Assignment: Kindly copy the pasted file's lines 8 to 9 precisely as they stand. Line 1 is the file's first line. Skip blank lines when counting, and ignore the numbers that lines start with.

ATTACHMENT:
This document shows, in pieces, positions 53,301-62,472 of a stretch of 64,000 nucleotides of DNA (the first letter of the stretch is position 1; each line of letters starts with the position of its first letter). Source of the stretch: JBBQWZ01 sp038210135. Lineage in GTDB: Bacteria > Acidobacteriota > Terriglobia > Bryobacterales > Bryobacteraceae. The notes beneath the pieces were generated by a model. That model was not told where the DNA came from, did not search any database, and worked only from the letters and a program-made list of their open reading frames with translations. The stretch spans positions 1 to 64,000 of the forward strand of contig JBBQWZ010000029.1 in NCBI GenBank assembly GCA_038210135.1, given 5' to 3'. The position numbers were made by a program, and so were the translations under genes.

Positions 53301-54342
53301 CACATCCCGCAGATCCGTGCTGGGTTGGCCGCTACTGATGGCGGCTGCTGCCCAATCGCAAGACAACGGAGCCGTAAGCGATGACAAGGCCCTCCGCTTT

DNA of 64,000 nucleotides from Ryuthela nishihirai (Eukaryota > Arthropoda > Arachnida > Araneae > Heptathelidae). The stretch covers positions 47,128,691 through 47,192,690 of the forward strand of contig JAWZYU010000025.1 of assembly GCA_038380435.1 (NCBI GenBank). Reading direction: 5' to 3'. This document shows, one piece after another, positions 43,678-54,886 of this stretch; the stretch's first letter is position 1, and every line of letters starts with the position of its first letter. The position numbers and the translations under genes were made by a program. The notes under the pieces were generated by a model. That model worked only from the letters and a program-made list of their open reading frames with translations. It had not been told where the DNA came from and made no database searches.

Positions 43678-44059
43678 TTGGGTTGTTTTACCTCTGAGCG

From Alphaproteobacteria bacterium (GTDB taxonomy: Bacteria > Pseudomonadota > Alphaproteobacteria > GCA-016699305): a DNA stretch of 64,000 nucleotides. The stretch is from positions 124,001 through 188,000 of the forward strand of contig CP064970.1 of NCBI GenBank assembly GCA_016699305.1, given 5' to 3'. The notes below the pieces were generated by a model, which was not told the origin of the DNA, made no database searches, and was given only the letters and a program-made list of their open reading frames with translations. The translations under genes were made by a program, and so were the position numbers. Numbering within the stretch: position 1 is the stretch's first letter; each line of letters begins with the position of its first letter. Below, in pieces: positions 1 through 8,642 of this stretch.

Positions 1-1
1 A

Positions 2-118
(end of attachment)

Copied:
Positions 1-1
1 A